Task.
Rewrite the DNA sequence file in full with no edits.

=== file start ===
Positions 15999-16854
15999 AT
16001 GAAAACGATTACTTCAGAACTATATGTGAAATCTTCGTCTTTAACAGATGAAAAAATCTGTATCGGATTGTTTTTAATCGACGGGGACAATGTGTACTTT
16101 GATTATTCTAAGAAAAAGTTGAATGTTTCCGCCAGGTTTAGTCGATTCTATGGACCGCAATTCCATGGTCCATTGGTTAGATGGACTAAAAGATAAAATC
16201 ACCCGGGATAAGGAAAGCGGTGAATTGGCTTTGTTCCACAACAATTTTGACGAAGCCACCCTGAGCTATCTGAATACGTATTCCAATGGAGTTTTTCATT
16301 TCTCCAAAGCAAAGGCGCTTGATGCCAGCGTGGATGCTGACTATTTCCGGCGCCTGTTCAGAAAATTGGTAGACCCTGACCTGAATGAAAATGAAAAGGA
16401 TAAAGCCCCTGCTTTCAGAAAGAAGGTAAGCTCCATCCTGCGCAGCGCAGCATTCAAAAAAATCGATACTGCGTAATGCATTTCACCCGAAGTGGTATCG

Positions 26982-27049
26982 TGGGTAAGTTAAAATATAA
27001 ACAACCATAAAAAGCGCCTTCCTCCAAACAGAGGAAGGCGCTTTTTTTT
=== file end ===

Positions 15999-16854
15999 AT
16001 GAAAACGATTACTTCAGAACTATATGTGAAATCTTCGTCTTTAACAGATGAAAAAATCTGTATCGGATTGTTTTTAATCGACGGGGACAATGTGTACTTT
16101 GATTATTCTAAGAAAAAGTTGAATGTTTCCGCCAGGTTTAGTCGATTCTATGGACCGCAATTCCATGGTCCATTGGTTAGATGGACTAAAAGATAAAATC
16201 ACCCGGGATAAGGAAAGCGGTGAATTGGCTTTGTTCCACAACAATTTTGACGAAGCCACCCTGAGCTATCTGAATACGTATTCCAATGGAGTTTTTCATT
16301 TCTCCAAAGCAAAGGCGCTTGATGCCAGCGTGGATGCTGACTATTTCCGGCGCCTGTTCAGAAAATTGGTAGACCCTGACCTGAATGAAAATGAAAAGGA
16401 TAAAGCCCCTGCTTTCAGAAAGAAGGTAAGCTCCATCCTGCGCAGCGCAGCATTCAAAAAAATCGATACTGCGTAATGCATTTCACCCGAAGTGGTATCG

Positions 26982-27049
26982 TGGGTAAGTTAAAATATAA
27001 ACAACCATAAAAAGCGCCTTCCTCCAAACAGAGGAAGGCGCTTTTTTTT